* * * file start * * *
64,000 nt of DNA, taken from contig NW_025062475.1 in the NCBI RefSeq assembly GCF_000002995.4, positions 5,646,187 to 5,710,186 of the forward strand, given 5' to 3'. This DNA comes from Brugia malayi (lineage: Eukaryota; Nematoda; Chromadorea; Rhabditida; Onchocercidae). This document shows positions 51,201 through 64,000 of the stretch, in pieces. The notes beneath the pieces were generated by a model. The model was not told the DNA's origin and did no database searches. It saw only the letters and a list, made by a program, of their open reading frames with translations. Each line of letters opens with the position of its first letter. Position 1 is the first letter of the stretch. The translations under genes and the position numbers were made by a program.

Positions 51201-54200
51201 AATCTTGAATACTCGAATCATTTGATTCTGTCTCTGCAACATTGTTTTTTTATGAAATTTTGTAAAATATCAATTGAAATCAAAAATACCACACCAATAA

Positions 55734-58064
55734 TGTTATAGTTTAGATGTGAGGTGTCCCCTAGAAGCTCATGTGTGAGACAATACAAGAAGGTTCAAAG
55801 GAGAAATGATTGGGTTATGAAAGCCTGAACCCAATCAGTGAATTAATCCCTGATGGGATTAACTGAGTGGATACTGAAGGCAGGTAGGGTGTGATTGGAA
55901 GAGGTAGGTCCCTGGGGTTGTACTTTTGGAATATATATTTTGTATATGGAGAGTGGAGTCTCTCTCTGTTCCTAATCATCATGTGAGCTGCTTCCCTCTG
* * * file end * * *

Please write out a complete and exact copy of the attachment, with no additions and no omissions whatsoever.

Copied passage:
64,000 nt of DNA, taken from contig NW_025062475.1 in the NCBI RefSeq assembly GCF_000002995.4, positions 5,646,187 to 5,710,186 of the forward strand, given 5' to 3'. This DNA comes from Brugia malayi (lineage: Eukaryota; Nematoda; Chromadorea; Rhabditida; Onchocercidae). This document shows positions 51,201 through 64,000 of the stretch, in pieces. The notes beneath the pieces were generated by a model. The model was not told the DNA's origin and did no database searches. It saw only the letters and a list, made by a program, of their open reading frames with translations. Each line of letters opens with the position of its first letter. Position 1 is the first letter of the stretch. The translations under genes and the position numbers were made by a program.

Positions 51201-54200
51201 AATCTTGAATACTCGAATCATTTGATTCTGTCTCTGCAACATTGTTTTTTTATGAAATTTTGTAAAATATCAATTGAAATCAAAAATACCACACCAATAA

Positions 55734-58064
55734 TGTTATAGTTTAGATGTGAGGTGTCCCCTAGAAGCTCATGTGTGAGACAATACAAGAAGGTTCAAAG
55801 GAGAAATGATTGGGTTATGAAAGCCTGAACCCAATCAGTGAATTAATCCCTGATGGGATTAACTGAGTGGATACTGAAGGCAGGTAGGGTGTGATTGGAA
55901 GAGGTAGGTCCCTGGGGTTGTACTTTTGGAATATATATTTTGTATATGGAGAGTGGAGTCTCTCTCTGTTCCTAATCATCATGTGAGCTGCTTCCCTCTG